The worrying implications of escapism at our fingers
As late as the 1960s, taglines like “More Doctors Smoke Camels than any other Cigarette!” and “20,679 Physicians say ‘Luckies are Less Irritating!” blared from brightly hued tobacco advertisements. These slogans distracted Americans from long-standing folk wisdom and developing medical knowledge of smoking’s harm.
It horrifies us now that America turned a collective blind eye to the dangers of smoking. Yet our contemporary incessant use of smartphones — the electromagnetic fields of which the World Health Organization said in a somewhat lacking 2011 study could be “possibly carcinogenic to humans” — hearkens back to days of willful ignorance.
Even if we brush aside the cancer conjecture, there is a sharp parallel between smoking and smartphone use: harmful forms of escapism.
Smartphones are addictive. Researchers have found that internet use triggers the release of the dopamine, the same reward chemical implicit in orgasm and (cough, cough) smoking. The tolerance the body builds to the hormone means we eventually need hours of stimulation to match initial levels of gratification. And less exciting activities, like reading, just don’t do it for us anymore. The percentage of 17-year-old girls who “never” or “hardly ever” read for pleasure has increased from nine percent in the pre-smartphone days of 1984 to 27 percent in 2014.
This constant back and forth between virtual and physical realms — the average consumer spends 4.7 hours on their smartphone — also comes with some nasty side effects. A smartphone screen’s blue light harms eyesight, sleep patterns and occipital nerves. The common behaviors of glancing and typing cause long-term damage to our back and wrists. Earbud and headphone use can lead to irreversible hearing loss. Juggling multiple apps at once lowers productivity and can affect emotional intelligence. This is your body on smartphones.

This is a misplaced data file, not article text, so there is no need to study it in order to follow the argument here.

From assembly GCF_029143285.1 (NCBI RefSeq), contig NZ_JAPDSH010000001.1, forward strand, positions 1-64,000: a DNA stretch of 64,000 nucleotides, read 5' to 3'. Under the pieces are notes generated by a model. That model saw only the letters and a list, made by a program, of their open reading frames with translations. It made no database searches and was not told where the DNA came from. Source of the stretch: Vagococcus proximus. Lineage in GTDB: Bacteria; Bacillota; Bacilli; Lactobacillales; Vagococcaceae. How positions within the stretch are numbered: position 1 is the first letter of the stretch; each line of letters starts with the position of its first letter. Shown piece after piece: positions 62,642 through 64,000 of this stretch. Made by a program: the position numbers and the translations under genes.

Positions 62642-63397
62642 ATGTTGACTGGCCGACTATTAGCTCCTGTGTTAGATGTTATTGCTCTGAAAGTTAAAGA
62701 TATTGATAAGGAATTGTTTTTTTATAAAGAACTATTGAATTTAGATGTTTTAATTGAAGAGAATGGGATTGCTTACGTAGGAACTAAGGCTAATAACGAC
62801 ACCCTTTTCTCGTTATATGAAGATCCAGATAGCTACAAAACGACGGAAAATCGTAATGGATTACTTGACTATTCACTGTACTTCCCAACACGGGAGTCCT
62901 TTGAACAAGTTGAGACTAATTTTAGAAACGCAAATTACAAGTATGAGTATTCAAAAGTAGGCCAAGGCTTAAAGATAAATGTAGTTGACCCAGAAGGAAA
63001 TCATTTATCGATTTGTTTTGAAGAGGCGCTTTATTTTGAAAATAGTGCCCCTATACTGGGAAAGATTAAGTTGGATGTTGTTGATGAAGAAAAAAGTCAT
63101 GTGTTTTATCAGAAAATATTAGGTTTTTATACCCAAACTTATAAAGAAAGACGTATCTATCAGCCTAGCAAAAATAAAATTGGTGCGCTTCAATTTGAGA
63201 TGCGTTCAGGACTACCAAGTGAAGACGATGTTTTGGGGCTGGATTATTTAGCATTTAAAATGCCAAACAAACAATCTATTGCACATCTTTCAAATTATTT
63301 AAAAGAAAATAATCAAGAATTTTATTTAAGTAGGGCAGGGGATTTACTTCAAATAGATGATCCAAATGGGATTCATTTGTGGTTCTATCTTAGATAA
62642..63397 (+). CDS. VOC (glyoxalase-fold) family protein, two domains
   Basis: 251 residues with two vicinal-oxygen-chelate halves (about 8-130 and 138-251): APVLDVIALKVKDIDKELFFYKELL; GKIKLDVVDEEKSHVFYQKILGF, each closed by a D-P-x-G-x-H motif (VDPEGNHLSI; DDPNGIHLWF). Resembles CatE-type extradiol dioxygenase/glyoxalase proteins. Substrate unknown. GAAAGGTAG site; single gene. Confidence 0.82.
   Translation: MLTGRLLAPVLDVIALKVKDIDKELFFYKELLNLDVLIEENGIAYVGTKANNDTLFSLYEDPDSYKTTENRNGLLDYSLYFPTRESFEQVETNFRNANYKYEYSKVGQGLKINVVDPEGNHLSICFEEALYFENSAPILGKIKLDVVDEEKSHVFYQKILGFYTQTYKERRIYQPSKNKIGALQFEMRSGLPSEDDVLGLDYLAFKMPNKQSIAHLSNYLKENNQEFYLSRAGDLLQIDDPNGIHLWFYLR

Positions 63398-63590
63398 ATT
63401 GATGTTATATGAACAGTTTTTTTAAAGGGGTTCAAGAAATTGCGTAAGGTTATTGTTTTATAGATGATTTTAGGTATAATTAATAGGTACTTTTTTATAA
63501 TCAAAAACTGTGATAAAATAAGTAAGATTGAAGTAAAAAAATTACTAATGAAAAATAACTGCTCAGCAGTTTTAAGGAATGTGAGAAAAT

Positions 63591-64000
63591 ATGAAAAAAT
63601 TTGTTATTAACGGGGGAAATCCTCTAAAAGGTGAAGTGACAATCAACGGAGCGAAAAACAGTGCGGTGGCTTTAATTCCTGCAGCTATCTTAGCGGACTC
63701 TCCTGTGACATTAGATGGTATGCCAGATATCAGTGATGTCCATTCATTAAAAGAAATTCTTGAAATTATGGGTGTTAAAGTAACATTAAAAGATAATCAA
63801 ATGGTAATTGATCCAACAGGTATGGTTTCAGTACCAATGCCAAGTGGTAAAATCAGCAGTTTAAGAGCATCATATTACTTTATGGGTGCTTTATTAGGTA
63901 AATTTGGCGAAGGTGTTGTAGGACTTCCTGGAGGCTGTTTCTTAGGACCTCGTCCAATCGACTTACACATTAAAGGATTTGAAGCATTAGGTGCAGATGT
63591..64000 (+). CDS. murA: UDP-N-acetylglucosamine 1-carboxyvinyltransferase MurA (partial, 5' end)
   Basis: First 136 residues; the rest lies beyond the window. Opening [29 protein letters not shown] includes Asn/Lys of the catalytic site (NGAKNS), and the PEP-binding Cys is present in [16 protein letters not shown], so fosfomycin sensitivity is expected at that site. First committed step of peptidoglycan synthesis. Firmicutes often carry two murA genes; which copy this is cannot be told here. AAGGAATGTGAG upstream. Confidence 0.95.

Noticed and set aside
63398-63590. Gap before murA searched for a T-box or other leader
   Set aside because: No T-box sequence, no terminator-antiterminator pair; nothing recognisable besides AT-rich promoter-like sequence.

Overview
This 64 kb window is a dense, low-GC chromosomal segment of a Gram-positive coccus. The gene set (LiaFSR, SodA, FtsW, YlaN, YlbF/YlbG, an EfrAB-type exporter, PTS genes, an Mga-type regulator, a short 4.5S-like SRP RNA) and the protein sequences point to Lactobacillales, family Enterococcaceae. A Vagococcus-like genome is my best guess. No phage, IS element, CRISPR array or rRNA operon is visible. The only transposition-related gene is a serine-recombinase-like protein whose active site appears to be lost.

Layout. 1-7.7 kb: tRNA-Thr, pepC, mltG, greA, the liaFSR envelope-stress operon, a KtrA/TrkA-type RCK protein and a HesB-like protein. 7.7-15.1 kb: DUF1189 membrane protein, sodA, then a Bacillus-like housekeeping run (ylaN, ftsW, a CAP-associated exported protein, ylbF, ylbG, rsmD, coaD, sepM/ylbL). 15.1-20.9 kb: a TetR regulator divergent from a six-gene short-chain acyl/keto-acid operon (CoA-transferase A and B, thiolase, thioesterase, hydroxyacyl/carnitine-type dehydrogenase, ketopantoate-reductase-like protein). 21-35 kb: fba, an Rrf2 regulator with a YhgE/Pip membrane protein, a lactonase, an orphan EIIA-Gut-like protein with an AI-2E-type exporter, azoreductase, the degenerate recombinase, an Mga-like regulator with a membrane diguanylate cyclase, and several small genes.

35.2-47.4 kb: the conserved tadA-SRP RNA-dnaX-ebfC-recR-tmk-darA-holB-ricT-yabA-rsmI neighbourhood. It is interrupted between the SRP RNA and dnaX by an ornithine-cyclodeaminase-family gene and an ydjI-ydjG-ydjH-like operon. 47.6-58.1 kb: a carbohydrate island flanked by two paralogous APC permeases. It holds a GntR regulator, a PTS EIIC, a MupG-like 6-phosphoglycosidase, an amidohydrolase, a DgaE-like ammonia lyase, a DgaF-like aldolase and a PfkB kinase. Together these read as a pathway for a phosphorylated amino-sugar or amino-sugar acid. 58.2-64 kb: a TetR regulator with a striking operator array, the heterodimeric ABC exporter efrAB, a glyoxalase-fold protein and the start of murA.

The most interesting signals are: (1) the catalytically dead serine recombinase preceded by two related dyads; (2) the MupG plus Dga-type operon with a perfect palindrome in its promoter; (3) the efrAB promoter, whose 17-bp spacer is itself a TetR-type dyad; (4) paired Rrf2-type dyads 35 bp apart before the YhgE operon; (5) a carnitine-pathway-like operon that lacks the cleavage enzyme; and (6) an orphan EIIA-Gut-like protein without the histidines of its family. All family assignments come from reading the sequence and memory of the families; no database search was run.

There is a caveat to the smoking analogy. Unlike cigarettes, smartphones can be helpful tools when used the right way. They bring distant loved ones and a world of information to our fingertips. But I implore you to leave your phone at home one of these days, and watch your peers while you go through your daily grind.
Take a ride on Unitrans in the morning. Show up five minutes before lecture to grab a good seat. Line up at TxMx for a delicious taco salad at lunchtime. Stop by Shields to finish up that political theory paper. Hit the ARC to work off that delicious taco salad.
You’re likely to find that, instead of dedicating the devices to productivity, much of our generation uses them to escape the real world. At the first sign of boredom, we immerse ourselves in inane status updates and snap stories. While studying or working out, we drown our inner thoughts with DJ Snake’s blaring bass or Migos’ sweet nothings.
It’s time to quit.
Giving up chronic smartphone use doesn’t mean sentencing yourself to an ascetic existence. Be mindful. Don’t think of exercise or studying as a chore. Consider that, in the traditions of Socrates and Aristotle, these acts of excellence are themselves the definition of happiness. Listen to your body while doing bench presses. Ponder the intellectual implications of that problem set.
And for true instances of boredom?
Pick up a novel. Bookworms are exposed to 50 percent more words, have 32 percent better cognitive function, are 2.5 times less likely to get Alzheimer’s and have 68 percent lower stress levels than non-readers.
Do a crossword. Doodle. Do origami. Read the newspaper. Play Sudoku. Make small talk. Keep a journal. Daydream. You don’t need cognitive studies to tell you what your common sense knows.
Your brain will thank you.
Written by: Sid Bagga — email@example.com
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